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The Joys of Gouache

Updated: Jan 20

Experience the Joys of Gouache

"And what is gouache?" you might ask...>

Gouache is a water based paint similar to watercolor except it is opaque and matt in appearance. The difference is that gouache has a base of white pigment to create its opaque nature, and it is thick making it similar to oil paint in consistency. It can be mixed with water to make it like watercolor, or mixed to create very flat surfaces used in design and some types of paintings.

If you are interested in learning more - check out my Tuesday morning online class - Learn to Draw with Caroline where we are covering this subject and more.

History of Gouache

Gouache has a rich history dating back to the illuminated manuscripts of the 16th century where it was the perfect paint to create intricate patterns and flat areas. It came into its own as a medium for painters with Willam Turner in the early 19th century, then Impressionist painters such as Camille Pissarro. At the end of the 19th century it was popular with post impressionists such as Toulouse Lautrec who used it in his live night club drawings as well as Pierre Bonnard and his friend and Edouard Vuillard, both of whom often worked from photographs.

It continued to be used in the 20th century by by Picasso during his blue and cubist periods. Henri Matisse used the bright colors of gouache to paint large pieces of paper which he then used in his amazing cut-out paintings in the mid 20th century. Other painters using gouache were Egon Schiele and Marc Chagall.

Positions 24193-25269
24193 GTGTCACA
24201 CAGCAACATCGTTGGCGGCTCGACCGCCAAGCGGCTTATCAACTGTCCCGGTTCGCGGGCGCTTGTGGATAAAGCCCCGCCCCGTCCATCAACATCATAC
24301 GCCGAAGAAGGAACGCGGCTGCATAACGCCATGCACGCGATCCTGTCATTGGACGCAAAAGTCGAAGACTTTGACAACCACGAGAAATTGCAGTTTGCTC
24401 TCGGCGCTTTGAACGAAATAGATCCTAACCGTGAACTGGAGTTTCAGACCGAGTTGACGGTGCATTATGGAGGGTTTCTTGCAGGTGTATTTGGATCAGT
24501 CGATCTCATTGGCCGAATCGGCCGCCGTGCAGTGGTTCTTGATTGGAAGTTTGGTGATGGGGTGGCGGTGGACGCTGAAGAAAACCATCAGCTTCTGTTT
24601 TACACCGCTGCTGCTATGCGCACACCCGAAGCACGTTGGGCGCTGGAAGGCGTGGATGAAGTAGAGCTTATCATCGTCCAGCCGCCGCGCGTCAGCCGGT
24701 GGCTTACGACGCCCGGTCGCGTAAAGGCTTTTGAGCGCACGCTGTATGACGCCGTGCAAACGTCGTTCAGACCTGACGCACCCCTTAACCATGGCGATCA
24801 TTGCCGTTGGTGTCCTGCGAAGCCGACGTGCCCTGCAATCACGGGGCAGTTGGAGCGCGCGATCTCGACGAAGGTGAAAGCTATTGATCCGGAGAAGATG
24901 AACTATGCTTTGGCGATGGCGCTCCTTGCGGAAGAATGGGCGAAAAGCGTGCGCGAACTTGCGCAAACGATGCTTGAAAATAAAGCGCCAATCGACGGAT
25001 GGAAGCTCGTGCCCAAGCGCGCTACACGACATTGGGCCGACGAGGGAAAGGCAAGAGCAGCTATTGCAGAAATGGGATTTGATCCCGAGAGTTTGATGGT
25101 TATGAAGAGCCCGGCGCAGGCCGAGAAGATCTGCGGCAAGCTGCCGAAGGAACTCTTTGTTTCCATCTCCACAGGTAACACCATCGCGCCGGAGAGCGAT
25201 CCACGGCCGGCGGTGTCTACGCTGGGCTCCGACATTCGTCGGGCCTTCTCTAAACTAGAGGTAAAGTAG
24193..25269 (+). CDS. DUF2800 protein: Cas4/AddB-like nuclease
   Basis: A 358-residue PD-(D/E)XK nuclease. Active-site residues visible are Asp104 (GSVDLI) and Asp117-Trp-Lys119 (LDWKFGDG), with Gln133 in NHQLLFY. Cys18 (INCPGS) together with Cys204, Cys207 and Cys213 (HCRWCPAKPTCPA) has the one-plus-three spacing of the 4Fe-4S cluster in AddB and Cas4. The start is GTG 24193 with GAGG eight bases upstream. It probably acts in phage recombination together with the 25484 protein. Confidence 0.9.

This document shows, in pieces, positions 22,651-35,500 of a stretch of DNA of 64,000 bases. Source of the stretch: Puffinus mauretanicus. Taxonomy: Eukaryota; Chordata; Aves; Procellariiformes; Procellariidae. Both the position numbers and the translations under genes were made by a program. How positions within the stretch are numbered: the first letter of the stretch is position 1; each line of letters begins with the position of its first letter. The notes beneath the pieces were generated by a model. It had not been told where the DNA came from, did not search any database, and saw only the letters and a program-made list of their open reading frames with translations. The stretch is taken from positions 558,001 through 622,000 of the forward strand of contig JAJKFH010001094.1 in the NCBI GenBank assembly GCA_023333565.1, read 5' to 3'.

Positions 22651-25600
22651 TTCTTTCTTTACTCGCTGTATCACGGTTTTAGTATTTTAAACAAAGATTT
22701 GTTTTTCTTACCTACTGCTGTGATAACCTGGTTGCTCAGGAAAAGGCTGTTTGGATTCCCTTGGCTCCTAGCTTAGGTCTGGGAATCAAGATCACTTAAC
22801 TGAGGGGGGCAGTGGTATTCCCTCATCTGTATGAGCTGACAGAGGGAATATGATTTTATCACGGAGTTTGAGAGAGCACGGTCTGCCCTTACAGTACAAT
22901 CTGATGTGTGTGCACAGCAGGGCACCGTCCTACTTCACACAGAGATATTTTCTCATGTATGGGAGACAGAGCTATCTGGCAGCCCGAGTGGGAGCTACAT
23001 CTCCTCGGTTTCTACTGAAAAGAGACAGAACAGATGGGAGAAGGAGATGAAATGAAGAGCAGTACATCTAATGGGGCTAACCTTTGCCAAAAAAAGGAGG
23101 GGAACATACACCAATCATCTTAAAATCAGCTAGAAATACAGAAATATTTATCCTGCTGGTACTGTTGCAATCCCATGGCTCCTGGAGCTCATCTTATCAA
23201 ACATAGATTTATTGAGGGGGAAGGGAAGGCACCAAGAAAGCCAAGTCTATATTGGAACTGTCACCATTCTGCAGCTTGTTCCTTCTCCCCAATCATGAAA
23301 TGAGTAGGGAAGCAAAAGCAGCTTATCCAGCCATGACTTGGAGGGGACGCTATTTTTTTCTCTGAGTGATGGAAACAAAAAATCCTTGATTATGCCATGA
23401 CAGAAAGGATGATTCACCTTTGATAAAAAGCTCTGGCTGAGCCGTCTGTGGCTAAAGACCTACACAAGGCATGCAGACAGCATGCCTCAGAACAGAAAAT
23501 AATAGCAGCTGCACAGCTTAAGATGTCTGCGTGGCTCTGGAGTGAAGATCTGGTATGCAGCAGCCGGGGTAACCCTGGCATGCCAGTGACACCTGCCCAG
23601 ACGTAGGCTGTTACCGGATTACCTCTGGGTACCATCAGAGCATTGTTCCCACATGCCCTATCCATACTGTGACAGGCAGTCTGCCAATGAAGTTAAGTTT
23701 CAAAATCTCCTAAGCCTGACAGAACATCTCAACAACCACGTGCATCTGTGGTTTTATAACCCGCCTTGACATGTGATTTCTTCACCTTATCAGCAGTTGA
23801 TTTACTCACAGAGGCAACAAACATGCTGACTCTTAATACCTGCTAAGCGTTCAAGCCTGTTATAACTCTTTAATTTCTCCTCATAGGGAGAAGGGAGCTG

Above from left, Pablo Picasso, Pierre Bonnard and Henri de Toulouse Laucrec

From the left, Egon Schiele, Henri Matisse and Camille Pissarro.

Gouache was also used in some of the paintings for the wonderful National Parks posters due to its ability to create flat surfaces as well as textured.

Artist Quality Gouache paint brands

The brand I am most familiar with and have used a lot is Winsor & Newton Designer Gouache, not to be confused with the much less expensive Winsor & Newton Gouache . I am joined in believing it is the best professional brand by a 2023 reviewer Sarah Bush who did extensive testing of all the major brands and published her findings in her newsletter called The Fearless Brush.

After Winsor & Newton, M. Graham come 2nd followed by Shinhan Professional Designer Gouache, Holbein and Schmincke Horadam Artist Gouache in that order.

Student Quality Gouache Brands

For years I used and recommended Reeves, a UK based art supplies company. But their line of excellent gouache paints are no longer available through Amazon in the US . However you can order in the UK and order from them directly. Go to

The above reviewer recommended Meeden (24 color) and Arteza in that order but others came in much lower such as HIMI and Caran d"Ache. You can purchase Meeden and Arteza on Amazon but I recommend Meeden as it's a great deal at under $20 for 24 colors.

I have and do currently use HIMI which is Chinese, very inexpensive and I find covers quite well. It comes in plastic cups and it is easy to use once you know how. You have to remove the top of each cup which cannot be reused. So spray with a water spray before you close the box to keep the paint moist. I am using it myself as it does work and is under $20.

Once you know how to use it, I do find this is a decent beginners brand although not a patch on designer/professional brands.


I recommend that you use a good stiff brush and I purchase acrylic brushes as watercolor brushes are far too soft. I like using flat brushes and large flat for my large flat areas.

Palettes and Paper

This gouache painting was done in January 2024 on white bristol paper (11x14).

This was the first gouache I did after a long absence (last was 2-18 before I began painting with acrylic and then oils)l